asked the Chancellor of the Exchequer which clauses of the Anglo-U.S. loan agreement compel Britain to expend a portion of the loan on the purchases of fresh fruit and vegetables from the U.S.A.; and what is the amount involved in sterling in this commitment.
There is no such clause, but in arranging our fruit and vegetable imports, we must respect Article 9 of the agreement. These imports from U.S.A. in the first quarter of this year were millions.
Does not the Chancellor think it was a waste to spend over £1,000,000 on buying pears in these three months, and over £228,000 on grapes, many of which were uneatable by the time they reached this country?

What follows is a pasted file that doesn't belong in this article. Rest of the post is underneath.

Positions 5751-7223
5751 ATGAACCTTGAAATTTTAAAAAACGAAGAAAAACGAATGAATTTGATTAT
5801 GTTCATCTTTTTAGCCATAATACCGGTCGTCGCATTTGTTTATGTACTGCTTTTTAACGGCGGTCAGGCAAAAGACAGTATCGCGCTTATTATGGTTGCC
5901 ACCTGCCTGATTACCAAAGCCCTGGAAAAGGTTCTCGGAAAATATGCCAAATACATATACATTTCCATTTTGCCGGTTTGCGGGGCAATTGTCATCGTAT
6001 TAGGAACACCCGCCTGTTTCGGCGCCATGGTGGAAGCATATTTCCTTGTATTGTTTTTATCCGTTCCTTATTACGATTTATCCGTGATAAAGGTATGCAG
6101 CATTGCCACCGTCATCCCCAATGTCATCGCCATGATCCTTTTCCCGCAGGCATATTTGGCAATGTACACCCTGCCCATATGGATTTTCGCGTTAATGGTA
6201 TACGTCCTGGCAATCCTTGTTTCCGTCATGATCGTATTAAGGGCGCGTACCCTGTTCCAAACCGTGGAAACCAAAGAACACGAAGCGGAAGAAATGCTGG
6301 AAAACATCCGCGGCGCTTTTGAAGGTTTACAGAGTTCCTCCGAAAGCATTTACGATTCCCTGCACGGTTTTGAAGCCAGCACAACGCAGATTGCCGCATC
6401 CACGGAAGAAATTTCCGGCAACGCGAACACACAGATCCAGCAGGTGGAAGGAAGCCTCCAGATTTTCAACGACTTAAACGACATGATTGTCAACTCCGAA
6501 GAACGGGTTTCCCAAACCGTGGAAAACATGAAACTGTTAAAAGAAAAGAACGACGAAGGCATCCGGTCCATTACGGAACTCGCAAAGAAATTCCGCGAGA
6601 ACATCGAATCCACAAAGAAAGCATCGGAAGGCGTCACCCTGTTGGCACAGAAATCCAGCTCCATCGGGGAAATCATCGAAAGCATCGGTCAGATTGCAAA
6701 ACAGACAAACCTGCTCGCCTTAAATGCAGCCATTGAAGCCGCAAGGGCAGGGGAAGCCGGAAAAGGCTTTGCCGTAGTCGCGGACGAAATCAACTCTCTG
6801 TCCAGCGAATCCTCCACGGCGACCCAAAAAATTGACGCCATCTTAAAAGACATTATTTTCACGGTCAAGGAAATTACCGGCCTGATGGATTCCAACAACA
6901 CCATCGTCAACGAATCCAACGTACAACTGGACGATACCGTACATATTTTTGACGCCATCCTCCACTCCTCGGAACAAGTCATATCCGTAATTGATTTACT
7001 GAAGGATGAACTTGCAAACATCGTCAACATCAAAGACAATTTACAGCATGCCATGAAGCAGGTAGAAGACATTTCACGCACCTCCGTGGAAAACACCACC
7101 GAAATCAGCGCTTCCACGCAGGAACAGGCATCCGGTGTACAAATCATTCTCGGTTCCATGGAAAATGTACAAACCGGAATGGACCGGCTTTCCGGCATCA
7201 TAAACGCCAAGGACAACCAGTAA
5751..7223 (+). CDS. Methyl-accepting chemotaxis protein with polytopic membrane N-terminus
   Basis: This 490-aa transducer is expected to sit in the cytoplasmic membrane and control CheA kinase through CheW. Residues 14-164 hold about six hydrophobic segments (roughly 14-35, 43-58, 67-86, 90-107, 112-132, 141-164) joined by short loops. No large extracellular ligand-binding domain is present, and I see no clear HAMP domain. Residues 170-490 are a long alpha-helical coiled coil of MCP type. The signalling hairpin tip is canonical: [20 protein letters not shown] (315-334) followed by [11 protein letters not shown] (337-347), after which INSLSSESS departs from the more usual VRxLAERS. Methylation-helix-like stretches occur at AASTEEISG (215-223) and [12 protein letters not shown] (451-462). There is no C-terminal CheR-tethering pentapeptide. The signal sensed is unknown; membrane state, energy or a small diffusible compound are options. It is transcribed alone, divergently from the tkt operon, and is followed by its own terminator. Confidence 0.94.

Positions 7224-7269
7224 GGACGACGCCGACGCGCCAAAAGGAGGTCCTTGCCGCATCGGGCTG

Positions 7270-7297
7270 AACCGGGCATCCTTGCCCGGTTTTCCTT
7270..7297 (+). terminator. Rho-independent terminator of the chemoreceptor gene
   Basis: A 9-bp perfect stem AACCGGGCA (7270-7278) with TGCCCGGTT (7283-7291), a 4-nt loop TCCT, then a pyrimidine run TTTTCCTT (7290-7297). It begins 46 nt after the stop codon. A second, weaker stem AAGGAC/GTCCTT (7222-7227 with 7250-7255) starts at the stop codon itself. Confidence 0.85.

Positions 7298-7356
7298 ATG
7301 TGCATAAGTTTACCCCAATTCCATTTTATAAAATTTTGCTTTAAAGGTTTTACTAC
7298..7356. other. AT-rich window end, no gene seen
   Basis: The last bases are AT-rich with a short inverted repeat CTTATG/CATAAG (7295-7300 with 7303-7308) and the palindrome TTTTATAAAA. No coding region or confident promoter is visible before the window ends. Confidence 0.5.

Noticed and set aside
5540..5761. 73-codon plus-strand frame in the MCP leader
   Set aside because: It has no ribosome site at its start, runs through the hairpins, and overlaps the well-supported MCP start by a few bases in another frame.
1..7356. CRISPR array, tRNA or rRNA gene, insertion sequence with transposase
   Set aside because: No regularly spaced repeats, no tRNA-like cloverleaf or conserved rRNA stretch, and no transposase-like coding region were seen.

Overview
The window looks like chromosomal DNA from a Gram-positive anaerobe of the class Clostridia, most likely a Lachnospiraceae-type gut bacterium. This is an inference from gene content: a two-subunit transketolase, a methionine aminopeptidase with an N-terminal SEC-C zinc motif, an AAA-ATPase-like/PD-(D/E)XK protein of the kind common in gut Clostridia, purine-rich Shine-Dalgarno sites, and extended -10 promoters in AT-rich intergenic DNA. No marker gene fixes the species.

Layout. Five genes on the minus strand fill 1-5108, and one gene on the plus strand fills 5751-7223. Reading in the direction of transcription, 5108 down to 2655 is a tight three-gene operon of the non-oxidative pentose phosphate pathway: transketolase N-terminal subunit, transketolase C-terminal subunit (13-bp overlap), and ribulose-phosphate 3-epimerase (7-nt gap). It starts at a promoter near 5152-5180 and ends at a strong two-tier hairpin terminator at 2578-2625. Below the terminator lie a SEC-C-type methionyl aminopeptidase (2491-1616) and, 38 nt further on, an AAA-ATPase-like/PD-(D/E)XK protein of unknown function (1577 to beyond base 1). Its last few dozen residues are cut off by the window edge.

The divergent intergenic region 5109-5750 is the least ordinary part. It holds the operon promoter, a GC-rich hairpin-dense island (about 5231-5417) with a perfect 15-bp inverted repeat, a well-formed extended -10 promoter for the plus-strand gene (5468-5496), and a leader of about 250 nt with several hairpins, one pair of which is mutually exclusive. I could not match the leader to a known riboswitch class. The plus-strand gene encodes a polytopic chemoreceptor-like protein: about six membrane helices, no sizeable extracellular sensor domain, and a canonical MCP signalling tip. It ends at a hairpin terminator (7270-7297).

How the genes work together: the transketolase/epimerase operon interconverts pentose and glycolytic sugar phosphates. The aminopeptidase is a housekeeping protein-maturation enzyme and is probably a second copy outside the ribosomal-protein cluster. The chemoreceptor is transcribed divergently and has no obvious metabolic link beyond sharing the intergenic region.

I have given the details. They add up, as I informed the hon. Member, to £2,500,000 in the first quarter. I think that fruit is good for you, and I do not accept the statement that the grapes were not in a condition in which they could be consumed. Even if it were true, it is not my responsibility.
Would not some of this money have been better spent in buying meat offals which were available, and which were sorely needed to help our meat ration?
I think that the Minister of Food would have an opinion about that.